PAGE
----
Sustainability has become a buzz word--a term used so often that its signification has become lost. To some, sustainability has positive associations with a bright future, while for others simply hearing the word can cause them to disengage. Many practitioners have come to define sustainability by the 1987 UN Brundtland Report known as "Our Common Future." In that report sustainable development is described as "development that meets the needs of the present without compromising the ability of future generations to meet their own needs."
SLE recognizes that sustainability goes beyond development, and extends far prior to the year 1987. People have long been practicing and understanding sustainability by many names and approaches, including indigenous communities like those of the Ojibwe, Odawa, and Potawatomi people, whose ancestral home is now occupied by the University of Michigan.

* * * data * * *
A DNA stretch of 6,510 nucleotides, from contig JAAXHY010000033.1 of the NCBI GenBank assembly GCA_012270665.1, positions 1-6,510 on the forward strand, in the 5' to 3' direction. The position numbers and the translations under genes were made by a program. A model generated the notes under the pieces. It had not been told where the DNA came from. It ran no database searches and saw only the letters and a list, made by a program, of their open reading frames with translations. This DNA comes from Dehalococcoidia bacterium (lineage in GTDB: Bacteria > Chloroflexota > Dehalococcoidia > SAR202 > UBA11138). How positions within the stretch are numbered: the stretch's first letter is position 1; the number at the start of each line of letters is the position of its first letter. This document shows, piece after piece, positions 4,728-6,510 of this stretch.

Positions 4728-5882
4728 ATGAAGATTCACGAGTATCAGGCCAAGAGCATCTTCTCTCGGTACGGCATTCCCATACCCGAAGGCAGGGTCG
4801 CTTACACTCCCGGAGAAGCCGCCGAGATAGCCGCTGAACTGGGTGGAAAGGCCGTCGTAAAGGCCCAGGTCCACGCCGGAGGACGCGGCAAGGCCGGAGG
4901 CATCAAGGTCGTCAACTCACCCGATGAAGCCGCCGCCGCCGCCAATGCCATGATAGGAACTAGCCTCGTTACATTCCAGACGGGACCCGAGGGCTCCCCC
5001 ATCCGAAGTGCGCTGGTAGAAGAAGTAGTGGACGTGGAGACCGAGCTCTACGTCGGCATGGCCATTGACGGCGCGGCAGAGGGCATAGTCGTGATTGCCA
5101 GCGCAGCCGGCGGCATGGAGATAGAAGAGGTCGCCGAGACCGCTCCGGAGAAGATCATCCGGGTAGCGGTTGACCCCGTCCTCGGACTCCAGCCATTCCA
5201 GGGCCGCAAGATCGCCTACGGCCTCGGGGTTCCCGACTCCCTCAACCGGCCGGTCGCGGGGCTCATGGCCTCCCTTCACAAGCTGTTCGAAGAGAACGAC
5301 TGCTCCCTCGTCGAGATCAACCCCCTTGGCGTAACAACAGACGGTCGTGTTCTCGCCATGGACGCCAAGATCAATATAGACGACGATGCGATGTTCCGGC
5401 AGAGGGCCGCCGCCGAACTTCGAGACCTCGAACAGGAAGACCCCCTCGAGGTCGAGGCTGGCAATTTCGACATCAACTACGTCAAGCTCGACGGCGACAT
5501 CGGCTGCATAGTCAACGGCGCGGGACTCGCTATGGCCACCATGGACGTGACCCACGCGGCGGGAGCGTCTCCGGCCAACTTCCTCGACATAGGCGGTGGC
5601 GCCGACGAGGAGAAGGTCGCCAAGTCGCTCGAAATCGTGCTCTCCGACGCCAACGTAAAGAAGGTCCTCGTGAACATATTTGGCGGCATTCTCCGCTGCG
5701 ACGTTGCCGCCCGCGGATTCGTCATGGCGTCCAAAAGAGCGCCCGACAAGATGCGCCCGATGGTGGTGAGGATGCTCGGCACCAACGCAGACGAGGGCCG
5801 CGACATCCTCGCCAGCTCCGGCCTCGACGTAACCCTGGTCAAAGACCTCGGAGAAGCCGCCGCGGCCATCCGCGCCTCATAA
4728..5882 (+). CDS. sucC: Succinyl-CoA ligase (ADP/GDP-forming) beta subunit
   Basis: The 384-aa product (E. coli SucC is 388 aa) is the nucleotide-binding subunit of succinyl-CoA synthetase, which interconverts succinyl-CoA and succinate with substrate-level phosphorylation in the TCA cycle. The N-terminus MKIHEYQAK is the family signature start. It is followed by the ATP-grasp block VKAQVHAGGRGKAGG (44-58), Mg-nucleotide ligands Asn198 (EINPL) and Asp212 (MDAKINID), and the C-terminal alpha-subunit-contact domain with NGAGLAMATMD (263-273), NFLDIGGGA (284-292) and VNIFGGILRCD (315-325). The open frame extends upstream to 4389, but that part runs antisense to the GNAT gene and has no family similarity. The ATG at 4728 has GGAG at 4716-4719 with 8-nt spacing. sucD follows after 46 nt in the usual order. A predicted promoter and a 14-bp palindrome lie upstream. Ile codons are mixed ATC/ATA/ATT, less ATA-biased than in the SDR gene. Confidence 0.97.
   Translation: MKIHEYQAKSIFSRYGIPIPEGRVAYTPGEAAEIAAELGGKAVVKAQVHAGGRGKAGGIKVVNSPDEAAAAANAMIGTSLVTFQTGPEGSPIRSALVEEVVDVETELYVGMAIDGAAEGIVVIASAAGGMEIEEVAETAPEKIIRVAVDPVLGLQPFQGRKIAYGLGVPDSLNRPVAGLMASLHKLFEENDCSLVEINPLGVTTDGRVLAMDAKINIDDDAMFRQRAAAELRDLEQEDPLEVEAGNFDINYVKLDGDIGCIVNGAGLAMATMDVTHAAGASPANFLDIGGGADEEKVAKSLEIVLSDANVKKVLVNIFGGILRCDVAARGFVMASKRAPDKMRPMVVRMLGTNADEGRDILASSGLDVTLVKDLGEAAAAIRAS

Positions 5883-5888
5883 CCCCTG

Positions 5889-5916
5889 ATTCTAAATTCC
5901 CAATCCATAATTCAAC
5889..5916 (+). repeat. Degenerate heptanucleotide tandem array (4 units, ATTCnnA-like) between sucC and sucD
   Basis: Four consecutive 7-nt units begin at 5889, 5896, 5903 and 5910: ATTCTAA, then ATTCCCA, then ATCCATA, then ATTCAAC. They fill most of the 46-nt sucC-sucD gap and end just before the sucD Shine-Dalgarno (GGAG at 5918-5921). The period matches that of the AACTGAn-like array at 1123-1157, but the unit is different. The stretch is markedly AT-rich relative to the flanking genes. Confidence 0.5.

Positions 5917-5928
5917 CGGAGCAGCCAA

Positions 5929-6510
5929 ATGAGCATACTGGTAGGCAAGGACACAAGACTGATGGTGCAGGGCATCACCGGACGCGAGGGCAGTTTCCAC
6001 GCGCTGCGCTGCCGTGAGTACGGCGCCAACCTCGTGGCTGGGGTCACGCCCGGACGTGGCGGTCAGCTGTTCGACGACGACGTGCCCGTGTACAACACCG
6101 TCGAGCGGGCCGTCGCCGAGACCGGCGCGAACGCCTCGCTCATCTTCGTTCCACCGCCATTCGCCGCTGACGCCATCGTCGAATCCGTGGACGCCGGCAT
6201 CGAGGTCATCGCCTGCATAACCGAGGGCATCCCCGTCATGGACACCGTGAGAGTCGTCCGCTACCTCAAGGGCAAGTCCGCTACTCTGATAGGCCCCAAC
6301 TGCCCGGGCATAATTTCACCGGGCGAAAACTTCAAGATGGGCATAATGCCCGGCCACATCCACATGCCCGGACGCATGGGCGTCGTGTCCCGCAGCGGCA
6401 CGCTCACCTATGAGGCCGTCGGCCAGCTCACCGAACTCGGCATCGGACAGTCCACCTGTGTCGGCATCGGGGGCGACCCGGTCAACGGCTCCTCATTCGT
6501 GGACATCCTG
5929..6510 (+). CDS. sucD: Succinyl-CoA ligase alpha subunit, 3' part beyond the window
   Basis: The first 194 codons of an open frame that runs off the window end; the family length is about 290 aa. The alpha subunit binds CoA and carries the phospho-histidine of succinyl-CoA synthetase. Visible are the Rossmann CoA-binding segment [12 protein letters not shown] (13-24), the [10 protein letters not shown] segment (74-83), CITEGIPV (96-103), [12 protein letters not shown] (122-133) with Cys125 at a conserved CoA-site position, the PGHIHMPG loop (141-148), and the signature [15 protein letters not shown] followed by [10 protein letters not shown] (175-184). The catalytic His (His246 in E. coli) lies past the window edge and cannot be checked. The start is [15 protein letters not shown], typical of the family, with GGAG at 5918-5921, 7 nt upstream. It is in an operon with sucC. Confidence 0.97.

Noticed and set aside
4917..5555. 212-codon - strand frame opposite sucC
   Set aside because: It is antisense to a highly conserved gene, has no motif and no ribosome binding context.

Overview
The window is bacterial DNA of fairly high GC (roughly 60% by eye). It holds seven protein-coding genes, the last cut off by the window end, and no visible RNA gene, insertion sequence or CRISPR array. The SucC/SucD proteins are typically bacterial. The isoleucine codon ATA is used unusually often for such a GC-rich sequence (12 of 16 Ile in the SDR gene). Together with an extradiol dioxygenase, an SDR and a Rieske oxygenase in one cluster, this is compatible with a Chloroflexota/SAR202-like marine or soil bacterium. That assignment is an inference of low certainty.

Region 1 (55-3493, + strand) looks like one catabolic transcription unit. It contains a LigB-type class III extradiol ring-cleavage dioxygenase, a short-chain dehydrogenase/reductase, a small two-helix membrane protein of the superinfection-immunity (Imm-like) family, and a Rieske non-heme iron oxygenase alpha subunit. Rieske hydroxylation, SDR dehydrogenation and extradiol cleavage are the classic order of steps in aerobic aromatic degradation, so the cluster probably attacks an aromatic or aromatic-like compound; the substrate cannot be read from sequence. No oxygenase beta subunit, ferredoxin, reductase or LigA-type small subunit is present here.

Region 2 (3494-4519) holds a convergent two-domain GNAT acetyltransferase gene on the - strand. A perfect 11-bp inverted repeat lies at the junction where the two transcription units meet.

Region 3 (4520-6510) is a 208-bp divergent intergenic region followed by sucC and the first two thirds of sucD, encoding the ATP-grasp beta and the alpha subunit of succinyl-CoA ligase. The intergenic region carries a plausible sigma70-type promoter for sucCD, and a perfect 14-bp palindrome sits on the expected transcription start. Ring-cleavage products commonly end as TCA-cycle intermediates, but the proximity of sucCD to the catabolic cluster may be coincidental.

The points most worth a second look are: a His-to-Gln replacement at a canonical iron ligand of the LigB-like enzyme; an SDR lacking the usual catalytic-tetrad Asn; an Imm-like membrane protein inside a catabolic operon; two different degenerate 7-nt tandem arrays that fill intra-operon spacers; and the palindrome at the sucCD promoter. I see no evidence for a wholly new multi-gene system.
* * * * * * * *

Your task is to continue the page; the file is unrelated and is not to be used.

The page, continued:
The SLE approach to sustainability acknowledges native knowledge and traditions, and also holds wellness and diversity as key components of sustainable communities. These are a part of the three E's of sustainability articulated by Robert Goodland in 1995: environment, economics and equity. SLE students will have the opportunity to explore these concepts together and come up with their own working understanding of sustainability and the role it plays in their lives.